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a fable about the origins of those helpful counting thingies
Once there weren’t numbers,
and life was cold and sad.
You might say “I’ve got lots of stuff!”
but not how much you had.
You could gather flowers,
but you couldn’t count them up.
You could ask for chocolate milk,
but not a “second” cup.
And though their eyes could see just fine,
the people still were blind.
They held things in their arms and hands,
but never in their minds.
or, How to Call Out Mistakes without Trampling the Mistaken
It was the end of our first day on limits—a deep and slippery concept, the engine of calculus—when Melanie exclaimed, “Wait. Shouldn’t that limit be 4, not 6?”
Nope—it was 6. Melanie’s error suggested that she’d missed the lesson’s most basic truth, an idea that the class had spent the day paraphrasing, analyzing, and shouting in chorus. Talking one-on-one, I could have coached her through the misconception. But hers was a public declaration, in front of the whole room.
Even before the words had left Melanie’s mouth, I could hear the groan welling up among the students, murmured ridicule and the slapping of foreheads soon to follow. They all knew it. She didn’t. From Melanie’s blushing, you could read her self-esteem falling like a mercury thermometer.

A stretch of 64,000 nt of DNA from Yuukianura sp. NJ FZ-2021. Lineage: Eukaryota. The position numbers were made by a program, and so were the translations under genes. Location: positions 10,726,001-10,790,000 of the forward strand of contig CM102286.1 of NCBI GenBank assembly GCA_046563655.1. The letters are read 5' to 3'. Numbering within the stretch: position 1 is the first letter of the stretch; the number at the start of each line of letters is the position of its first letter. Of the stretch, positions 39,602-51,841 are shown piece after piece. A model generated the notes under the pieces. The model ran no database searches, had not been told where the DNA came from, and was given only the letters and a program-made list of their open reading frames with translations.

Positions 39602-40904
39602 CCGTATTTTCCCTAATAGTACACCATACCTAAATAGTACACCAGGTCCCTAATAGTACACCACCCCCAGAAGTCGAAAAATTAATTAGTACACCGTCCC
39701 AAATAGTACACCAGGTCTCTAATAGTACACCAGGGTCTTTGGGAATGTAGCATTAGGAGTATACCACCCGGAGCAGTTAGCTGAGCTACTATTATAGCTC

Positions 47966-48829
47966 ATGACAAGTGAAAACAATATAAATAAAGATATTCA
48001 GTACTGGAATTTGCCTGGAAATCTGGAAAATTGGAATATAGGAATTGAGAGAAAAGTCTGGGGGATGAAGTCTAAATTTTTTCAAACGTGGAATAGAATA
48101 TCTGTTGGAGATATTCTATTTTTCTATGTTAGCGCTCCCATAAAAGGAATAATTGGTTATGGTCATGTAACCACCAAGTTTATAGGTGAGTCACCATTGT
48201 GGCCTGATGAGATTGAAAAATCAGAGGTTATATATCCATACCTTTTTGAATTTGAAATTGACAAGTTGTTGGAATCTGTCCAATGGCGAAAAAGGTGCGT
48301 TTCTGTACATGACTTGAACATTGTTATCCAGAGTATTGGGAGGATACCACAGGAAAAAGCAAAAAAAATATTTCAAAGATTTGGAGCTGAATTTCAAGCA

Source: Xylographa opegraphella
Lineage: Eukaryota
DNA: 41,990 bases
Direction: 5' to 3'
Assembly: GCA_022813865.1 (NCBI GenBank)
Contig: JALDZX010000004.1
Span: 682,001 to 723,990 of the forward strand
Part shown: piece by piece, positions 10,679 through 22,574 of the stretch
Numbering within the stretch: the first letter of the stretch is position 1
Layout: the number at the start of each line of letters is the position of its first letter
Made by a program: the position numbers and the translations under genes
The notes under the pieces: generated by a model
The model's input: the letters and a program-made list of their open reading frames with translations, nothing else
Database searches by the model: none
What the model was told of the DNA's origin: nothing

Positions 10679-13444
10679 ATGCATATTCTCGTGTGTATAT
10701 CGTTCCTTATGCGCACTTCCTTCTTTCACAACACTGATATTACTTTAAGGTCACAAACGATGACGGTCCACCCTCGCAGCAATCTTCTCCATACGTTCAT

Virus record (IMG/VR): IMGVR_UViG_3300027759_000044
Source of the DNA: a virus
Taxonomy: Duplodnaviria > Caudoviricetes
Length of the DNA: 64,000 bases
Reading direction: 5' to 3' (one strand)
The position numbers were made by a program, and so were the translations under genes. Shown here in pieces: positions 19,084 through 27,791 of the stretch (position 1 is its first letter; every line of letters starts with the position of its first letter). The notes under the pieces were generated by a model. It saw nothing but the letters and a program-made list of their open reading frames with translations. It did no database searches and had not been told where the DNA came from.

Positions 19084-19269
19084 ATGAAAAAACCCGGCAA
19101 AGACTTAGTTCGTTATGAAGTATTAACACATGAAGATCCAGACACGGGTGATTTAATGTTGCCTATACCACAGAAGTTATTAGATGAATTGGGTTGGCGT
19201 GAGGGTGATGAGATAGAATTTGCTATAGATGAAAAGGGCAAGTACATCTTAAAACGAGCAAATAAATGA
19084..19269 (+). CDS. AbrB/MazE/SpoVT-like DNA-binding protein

And so I found myself confronting one of the teacher’s daily puzzles: what do you say when a student is wrong?
Stop leering and asking me “What’s your sine?” I’ve already told you, it’s ½. Why don’t you ask me about my hobbies or something?
Ooh, this isn’t totally related, but what you just said reminds me of a great story…
Now and then, an article lands in my inbox, promising that some technology will remake the classroom. Our schools, apparently, are as outdated as car-phones or medical leeches. It’s time to welcome the flipped classroom, the MOOC, the data-driven world.
It’s not all wrong, I’m sure. But it makes me wonder: How well do we actually know the classroom? Before we start drastic renovations, we should make sure we’ve got a clear view of the structure that’s already in place. And I’m not sure we do.
The story of the classroom is devilishly hard to tell.